Gentiva Health Services has committed to expanding its recently established Advanced Illness Management (AIM) palliative care model in 2024, including its unique approach to reimbursement.
The company has its roots in the former Kindred at Home. Once among the nation’s largest home health and hospice providers, Humana Inc. (NYSE: HUM) acquired the company in 2021. The following year, the insurance giant divested Kindred’s hospice and personal care segments, selling a 60% stake to the private equity firm Clayton, Dubilier & Rice (CDR) for $2.8 billion. CDR later rebranded the company as Gentiva.
In 2023, Gentiva began looking for ways to care for a broader swatch of the seriously ill population, including those who were not expected to recover but were also not yet eligible for hospice. This led to the development of the company’s AIM program, which is housed within its palliative care arm Empatia.
However, efforts to fill that gap in care often struggle due to limited reimbursement, primarily managed through Medicare fee-for-service, Gentiva COO Nick Stengle said in a panel discussion at the Home Care 100 Conference in Scottsdale, Arizona.
“There’s truly a need in this palliative space, sort of this gap between restorative care and end-of-life care where the patient and their family typically are not quite ready to begin discussing end of life,” Stengle said. “Palliative can sometimes help bridge that gap that actually exists. So we as a company sat back and contemplated what is a path to achieve this, to fill this void as a company in a sustainable fashion.”
Gentiva seeks to embody this vision through the AIM program, with plans to circumvent the need to work directly with Medicare or other payers.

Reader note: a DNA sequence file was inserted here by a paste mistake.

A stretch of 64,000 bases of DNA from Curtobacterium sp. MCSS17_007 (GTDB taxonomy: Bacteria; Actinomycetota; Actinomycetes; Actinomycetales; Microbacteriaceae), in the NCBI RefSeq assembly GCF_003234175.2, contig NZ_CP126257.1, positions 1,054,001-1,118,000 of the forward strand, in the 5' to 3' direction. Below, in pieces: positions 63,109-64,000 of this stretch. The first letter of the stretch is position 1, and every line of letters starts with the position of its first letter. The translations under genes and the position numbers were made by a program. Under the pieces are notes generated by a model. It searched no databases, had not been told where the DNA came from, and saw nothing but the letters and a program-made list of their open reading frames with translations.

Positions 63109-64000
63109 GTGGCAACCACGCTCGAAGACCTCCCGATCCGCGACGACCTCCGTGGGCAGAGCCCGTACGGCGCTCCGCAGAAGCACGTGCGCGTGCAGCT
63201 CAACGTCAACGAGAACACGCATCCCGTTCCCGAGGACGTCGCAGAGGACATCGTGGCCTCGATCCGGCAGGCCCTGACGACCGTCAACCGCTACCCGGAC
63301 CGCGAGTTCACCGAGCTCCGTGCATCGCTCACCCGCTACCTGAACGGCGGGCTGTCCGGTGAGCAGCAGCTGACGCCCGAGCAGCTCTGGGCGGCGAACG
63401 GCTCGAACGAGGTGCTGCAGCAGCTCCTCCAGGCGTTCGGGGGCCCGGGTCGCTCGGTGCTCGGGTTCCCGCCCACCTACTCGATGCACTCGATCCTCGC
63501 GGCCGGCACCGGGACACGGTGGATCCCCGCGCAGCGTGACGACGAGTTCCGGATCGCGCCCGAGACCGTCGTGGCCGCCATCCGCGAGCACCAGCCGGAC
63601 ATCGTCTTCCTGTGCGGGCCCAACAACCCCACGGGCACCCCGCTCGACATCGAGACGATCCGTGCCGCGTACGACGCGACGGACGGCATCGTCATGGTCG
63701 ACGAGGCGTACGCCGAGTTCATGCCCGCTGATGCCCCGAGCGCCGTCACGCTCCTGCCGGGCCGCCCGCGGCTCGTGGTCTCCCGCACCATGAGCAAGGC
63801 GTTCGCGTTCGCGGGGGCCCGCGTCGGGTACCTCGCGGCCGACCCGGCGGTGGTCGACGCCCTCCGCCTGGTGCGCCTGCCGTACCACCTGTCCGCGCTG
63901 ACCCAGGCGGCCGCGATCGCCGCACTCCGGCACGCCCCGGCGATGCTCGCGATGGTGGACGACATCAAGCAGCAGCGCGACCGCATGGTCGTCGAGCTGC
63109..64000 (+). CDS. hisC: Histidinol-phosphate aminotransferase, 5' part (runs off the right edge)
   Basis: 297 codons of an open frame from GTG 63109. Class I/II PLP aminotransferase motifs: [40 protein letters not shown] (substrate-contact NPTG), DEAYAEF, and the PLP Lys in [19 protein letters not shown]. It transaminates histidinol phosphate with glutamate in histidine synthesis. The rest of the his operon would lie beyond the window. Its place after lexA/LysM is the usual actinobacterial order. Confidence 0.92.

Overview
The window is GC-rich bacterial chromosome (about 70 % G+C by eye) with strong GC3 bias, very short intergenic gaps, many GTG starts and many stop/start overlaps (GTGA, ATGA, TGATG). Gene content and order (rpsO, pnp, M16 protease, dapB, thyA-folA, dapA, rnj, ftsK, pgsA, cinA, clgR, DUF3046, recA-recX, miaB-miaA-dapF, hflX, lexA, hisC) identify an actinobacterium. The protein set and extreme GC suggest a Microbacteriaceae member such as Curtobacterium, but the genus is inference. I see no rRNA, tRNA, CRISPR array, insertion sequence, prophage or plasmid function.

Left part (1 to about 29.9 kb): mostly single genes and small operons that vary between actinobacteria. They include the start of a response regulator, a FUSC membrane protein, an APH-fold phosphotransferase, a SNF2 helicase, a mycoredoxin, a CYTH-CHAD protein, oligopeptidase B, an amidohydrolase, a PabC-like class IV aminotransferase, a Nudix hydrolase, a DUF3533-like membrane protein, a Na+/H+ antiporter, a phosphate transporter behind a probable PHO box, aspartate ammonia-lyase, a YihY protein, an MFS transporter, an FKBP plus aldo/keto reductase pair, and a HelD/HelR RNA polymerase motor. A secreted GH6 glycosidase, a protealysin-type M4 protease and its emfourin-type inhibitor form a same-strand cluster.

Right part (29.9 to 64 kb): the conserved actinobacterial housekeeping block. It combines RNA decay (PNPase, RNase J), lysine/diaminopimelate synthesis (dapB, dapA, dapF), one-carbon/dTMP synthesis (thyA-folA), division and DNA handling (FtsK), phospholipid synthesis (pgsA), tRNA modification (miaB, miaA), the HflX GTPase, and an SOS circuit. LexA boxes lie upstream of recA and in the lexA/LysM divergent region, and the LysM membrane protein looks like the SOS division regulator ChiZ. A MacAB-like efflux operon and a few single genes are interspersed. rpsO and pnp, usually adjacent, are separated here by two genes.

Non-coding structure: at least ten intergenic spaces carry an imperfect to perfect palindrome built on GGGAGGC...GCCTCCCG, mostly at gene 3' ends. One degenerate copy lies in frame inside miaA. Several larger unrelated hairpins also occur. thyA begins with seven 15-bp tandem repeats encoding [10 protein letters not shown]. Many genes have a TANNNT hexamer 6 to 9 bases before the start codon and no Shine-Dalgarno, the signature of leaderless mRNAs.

The AIM program uses a risk assessment tool to design a clinical pathway that addresses patient needs at the lowest cost. The tool factors in clinical concerns as well as the home environment, caregiver resources and social determinants of health.
The care model is driven primarily by nurse practitioners who visit as often as once a week, according to Stengle. Patients enrolled in the program also receive services from nurses, case managers and social workers. Clinicians are reachable 24/7, including through telehealth support.
With this clinical system in place, there remained the challenge of securing sufficient reimbursement to sustain it. To do this, Gentiva looked beyond traditional reimbursement structure and instead leaned into partnerships with entities like physician groups that have Medicare Advantage contracts.
“These are large physician groups that haven’t built their own risk-bearing entities, where they are at risk for a subset of their Medicare population where they get a capitated rate. We identify in partnership with them through a risk stratification tool which patients are eligible for are a model, and we will help provide care and coordination with that physician group in the patient’s home,” Stengle said. “We truly identify that 1% to 3% of patients that are generally trending towards needing more and more than life care, potentially eventually hospice, but in that interim period, creating a lot of medical expenses.”
Among Gentiva’s objectives in the AIM program is to help ensure patients can continue to receive care in their homes without resorting to hospitalizations or emergency department visits. This aligns with most patients’ wishes and supports greater quality of life, according to Stengle.
Their physician group partner pays the palliative care provider a per-member, per-month fee through a contractual agreement that includes risk sharing. Consequently, Gentiva would receive a portion of the cost savings generated by the reductions in higher acuity care and improvement in patient outcomes.
“In effect, we created a reimbursement structure of our own, no fee-for-service. We’re not charging Medicare for a visit. We’re doing as many visits as we feel are needed for that patient,” Stengle said. “We’re providing the overlay of RNs, social workers, and none of that’s reimbursed directly from Medicare. We’re able to provide that patient better care, better quality of life, and as a result, a lower total cost of medical expenses of which we get a share.”